Down House

Yesterday I drove down to Down House, in Kent, to give a talk about the creative lives of my Darwin and Wedgwood ancestors, and how I came to write This is Not a Book About Charles Darwin. And although I am doing lots of events in and around the publication of the book (for more of those, click here), this, of course, was a particularly special one.

If you’ve never been to Down House, it’s easy to get to from London, and it’s a lovely day out. It’s now in the care of English Heritage, and they’ve done a very good job of recreating the life of the household downstairs. Upstairs, in what would have been not-very-exciting bedrooms, is a series of displays about Darwin’s ideas and discoveries. There are things for children to do, and the nursery displays some lovely examples of the childrens’ creative lives, including my great-grandfather George’s amazingly detailed and careful paper knights, and heraldic drawings: as his oldest daughter, Gwen Raverat, describes in her memoir Period Piece, although he was a physicist by profession, history and heraldry were his lifelong private passions.

And when I looked down from the second floor, where I was giving the talk, it was wonderful to see the next generation of scientists, scholars and storytellers running around the garden, exploring Darwin’s ideas and discoveries, where he own children once played.

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How Agents and Writers Work Together with Jenny Savill

We had an excellent Salon last Monday with agent Jenny Savill, who’s a director at Andrew Nurnberg Associates; we were specifically talking about how writers and agents work together over the long term, rather than just the whole “how to get an agent” thing. As ever, Kellie took notes as we went, and has blogged about it, over at Words Away, so do click through to get the low-down.

And there must be something in the air here in South East London - Kellie and I only live ten minutes apart - because after all the business of Christmas, and the run-up to This is Not a Book About Charles Darwin being published, I’ve finally got round to feeding the poor, hungry Itch.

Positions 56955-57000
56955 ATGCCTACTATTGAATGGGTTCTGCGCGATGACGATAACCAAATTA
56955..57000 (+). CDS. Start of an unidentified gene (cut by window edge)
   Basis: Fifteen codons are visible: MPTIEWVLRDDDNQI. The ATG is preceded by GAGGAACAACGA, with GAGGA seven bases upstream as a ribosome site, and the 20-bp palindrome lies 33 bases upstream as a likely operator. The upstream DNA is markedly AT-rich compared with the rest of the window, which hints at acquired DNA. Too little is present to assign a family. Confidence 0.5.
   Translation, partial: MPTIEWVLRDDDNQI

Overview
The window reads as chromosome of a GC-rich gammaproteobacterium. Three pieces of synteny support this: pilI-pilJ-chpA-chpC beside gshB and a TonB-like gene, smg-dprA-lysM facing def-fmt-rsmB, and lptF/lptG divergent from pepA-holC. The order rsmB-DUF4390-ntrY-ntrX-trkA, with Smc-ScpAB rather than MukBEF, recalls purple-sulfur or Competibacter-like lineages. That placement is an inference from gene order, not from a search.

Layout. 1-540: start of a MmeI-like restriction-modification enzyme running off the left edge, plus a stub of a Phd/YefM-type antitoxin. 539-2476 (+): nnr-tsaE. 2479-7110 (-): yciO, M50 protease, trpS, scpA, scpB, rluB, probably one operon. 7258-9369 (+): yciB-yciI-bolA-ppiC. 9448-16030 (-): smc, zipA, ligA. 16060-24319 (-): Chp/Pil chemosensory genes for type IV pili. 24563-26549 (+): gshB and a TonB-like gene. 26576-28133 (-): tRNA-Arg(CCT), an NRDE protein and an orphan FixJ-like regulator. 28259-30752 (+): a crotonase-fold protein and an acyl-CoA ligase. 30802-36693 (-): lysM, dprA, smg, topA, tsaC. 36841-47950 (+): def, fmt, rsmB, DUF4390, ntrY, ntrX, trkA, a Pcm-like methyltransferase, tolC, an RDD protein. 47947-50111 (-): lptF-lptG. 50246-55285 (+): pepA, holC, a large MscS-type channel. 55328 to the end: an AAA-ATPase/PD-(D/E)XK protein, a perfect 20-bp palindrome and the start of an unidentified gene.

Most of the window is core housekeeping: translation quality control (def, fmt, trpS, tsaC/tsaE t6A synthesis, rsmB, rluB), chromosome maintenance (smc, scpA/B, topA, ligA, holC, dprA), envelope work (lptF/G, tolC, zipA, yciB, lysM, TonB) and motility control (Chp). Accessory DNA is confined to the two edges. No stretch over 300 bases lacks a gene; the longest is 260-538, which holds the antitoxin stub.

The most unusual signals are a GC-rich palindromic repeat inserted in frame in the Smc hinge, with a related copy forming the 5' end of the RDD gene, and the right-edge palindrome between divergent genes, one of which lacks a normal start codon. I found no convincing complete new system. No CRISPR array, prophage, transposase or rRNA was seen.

Even so, I might not have got round to it, if I hadn’t stumbled on a wonderful Tumblr post by a librarian, which has inspired me to riff off it, with a post called As a Mentor and Teacher and Writer and Reader, There’s Something I Want to Say to You.

(p.s. - this isn’t a pic of Jenny’s Salon, as I can’t find one. But it does give the feel of the Salons as a whole.

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Salon Events

If you weren’t able to make it to our December Salon with Zoë Gilbert, whose wonderful debut novel Folk I enjoyed enormously, my co-chair Kellie Jackson has just blogged in detail about it. She also adds all sorts of useful links, so do click through to get a flavour of an excellent evening.

Talking of events, and Words Away, on 25th March I’ll be moving into the guest seat myself - my chair will be filled by an old friend of Words Away, thriller writer Caroline Green. We’ll be talking about The Art of Failure, and how to cope withe ups and downs and bumps and cracks in this strang road. Click through to find out more, and book a ticket.

Looking for This Itch of Writing?

This is the blog associated with my writing life as an author. My other blog, This Itch of Writing, is about creative writing, from the first idea for your first-ever story to the last comma on the second proof, and beyond. 

It's read by writers at all levels, linked to by many MA, MFA and undergraduate creative writing courses around the world, and is the only author's blog recommended by name in the Society of Editors and Proofreaders' Guide Editing Fiction


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Welcome to a new blog on my new website!

So my new website’s up and running. It’s been fun to work on - although as ever I’ve had to sneak the time to do it out of everything else that’s been going on - and I hope you’re finding what you want here.

Mind you, I nearly didn’t put a blog into the new site, because of course my Creative Writing blog, This Itch of Writing, has been out and about for a decade. I can’t move it over here because it would break the links for the dozens of MAs and other creative writing courses who send their students to the Itch.

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